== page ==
December 14, 2017

Rex Tillerson, Donald Trump’s New Bureaucracy Czar?

Vassar Bushmills

Whether you like his policies as the Secretary of State, or don’t, right now Rex Tillerson is doing God’s work, Garden of Eden work, Noah’s Ark work, in the Department of State. So shoulder your weapons.

One of the greatest scenes in the classic film “The Last Emperor” was when Pu-Yi, the last Manchu emperor of China, wanted to modernize China and the Chinese government but was unable because of the great army of bureaucrats walled inside the Forbidden City. Suddenly they were expelled, en masse. a more beautiful sight to behind today then when I dreamed dreams of Ronald Reagan doing the same thing in 1987.

I’ve thought long and hard about busting bureaucracies for over forty years, and to date Rex Tillerson is the only government insider to appear to be taking the threat of bureaucratism seriously, even as the deep state is working overtime to derail every Trump initiative.  This may also point to the source of the many rumors of Tillerson’s fall from favor of Trump. He is indeed a threat to the State bureaucracy, and I doubt very much that President Trump is opposed to it. Although Jared and Ivanka may well be. (Call it generational.)

I first encountered the sassiness of bureaucratism while serving as a Judge Advocate at the Army headquarters in Ft Huachuca, Arizona. They had a GS-14 senior public relations officer who had been charged with insubordination, refusing to carry out an order by his boss, the Post caommnder. I think it was a personal matter between the CG and him, but, (my guess) with just a little more than a year to go before retirement, he disobeyed a direct order, probably just to test the CG’s resolve.  I was part of the review process, which everyone already knew was going to be decided on costs alone, i.e., the cost of litigation versus the cost of just letting him ride out his last year. It would be less costly to let  him hold onto his desk (his job) but strip him of all duties and authority. There were several ways to do this. I was a brash captain, myself ony a few months from separation back to civilian life, my only addition to the suggestion box was that they give him an orange jump suit and empty peach crate and tell his he is still a GS-14, but his principal job would be to pick up trash around the Intelligence School. He was really an arrogant and insolent man.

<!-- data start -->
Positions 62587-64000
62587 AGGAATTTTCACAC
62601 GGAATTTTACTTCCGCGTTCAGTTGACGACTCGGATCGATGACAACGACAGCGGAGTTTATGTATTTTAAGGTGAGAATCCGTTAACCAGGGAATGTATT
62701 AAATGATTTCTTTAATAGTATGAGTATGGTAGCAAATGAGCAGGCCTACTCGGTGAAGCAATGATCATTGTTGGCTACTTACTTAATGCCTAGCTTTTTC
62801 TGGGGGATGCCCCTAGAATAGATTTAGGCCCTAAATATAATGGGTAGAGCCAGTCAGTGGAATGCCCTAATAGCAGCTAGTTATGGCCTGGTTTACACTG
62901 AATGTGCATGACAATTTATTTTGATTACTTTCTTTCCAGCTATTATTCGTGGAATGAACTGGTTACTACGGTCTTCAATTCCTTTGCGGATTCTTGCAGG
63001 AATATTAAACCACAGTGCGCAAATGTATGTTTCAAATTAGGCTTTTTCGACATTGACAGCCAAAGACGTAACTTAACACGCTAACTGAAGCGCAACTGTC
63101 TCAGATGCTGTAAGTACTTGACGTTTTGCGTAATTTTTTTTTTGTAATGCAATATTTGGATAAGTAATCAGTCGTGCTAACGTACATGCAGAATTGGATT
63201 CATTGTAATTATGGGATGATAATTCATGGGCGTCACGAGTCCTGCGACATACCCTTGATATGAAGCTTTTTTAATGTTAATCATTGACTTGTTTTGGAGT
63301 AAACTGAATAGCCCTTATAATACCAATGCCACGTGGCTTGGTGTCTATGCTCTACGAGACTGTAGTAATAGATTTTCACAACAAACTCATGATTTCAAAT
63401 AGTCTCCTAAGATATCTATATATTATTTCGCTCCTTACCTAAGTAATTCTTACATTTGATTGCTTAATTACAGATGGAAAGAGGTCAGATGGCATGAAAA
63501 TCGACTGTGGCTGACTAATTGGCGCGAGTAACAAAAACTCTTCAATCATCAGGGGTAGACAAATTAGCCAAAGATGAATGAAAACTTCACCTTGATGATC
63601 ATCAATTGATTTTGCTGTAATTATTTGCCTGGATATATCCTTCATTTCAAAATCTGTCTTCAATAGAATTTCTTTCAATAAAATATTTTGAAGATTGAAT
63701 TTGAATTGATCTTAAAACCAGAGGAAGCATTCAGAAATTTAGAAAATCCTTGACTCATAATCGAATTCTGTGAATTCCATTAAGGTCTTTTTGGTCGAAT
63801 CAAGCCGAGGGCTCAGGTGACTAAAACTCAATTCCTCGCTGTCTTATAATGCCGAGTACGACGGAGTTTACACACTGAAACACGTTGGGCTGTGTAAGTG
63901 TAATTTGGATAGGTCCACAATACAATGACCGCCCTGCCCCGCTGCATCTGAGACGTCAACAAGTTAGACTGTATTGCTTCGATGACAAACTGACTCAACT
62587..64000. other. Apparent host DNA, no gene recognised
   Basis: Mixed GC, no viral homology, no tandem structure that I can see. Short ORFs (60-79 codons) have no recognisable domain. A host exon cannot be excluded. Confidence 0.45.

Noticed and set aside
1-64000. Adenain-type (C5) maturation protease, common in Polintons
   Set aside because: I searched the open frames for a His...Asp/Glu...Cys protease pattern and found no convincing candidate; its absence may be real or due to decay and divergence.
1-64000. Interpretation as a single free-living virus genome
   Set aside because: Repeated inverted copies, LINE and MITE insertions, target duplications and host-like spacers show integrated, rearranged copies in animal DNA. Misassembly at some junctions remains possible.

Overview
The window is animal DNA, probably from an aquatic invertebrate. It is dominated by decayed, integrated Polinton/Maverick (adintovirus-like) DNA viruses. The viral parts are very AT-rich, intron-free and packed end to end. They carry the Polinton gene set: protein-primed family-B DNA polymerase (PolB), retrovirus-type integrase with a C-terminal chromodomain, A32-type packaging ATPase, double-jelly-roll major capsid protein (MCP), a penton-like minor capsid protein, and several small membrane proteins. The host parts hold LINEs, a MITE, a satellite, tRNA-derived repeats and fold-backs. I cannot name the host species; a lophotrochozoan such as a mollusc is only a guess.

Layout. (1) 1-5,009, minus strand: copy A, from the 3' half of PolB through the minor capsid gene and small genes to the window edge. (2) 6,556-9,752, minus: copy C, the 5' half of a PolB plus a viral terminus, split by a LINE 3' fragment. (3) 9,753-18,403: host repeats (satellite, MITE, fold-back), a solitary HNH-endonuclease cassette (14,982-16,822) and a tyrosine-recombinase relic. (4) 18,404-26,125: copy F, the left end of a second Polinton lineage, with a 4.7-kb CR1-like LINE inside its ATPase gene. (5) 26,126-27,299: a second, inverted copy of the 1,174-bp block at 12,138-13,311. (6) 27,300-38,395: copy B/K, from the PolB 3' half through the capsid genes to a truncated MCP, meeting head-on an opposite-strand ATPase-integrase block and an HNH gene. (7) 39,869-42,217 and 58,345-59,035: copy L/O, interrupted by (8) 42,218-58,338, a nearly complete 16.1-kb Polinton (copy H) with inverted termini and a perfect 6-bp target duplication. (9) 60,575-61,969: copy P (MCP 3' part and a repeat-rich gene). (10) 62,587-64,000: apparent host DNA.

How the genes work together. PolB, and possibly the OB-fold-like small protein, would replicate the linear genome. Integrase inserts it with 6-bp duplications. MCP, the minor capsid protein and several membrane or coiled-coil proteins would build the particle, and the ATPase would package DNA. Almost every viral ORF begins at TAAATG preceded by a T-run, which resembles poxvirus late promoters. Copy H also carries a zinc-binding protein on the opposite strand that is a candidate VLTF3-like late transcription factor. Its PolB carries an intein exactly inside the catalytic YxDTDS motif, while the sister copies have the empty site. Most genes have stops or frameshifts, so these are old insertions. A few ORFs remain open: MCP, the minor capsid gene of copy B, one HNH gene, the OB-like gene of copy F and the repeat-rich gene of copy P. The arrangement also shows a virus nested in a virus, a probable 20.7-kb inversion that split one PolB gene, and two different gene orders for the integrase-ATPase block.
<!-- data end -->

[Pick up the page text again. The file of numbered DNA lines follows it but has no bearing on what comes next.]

When I left the Army later in the year he was logging 5-6 rounds of golf a week on company time, but he was doing no harm. A benign wart on the behind of a large cancerous sow, doing no greater damage than stealing approximately $47,000 (in those days) of taxpayer money, chump change even in those days.

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I tell this story simply to illustrate the various ways to mitigate the damage of an out-of-control bureaucracy, all depending on the overall plan; to reduce its size, reduce its mission, reduce its power, etc. I’m not sure what Tillerson’s plan is, but he appears to be trying to force resignations and retirements by refusing to refill empty desks, which to my memory, is unheard of in government, outside the military and police departments.

Assuming that each desk in a bureaucracy represents one professional job, and a sum of money fixed by statute. Let’s say $80.000. Agency and departmental budgets are based on those desks being filled, and if they aren’t that $80,000 must be returned to the general fund to be redistributed the next budget year.

Even in 1969, when I worked in state government, it was unthinkable, UNPARDONABLE, to give money back to the state treasury. At the end of the fiscal year we would go out and buy office supplies by the square yard, then store them in a corner, so that our office manager could then do his Radar O’Reilly routine and go out and barter those supplies around other state agencies, possibly for a generator one of our field offices could use. You get the idea. It was an annual rite.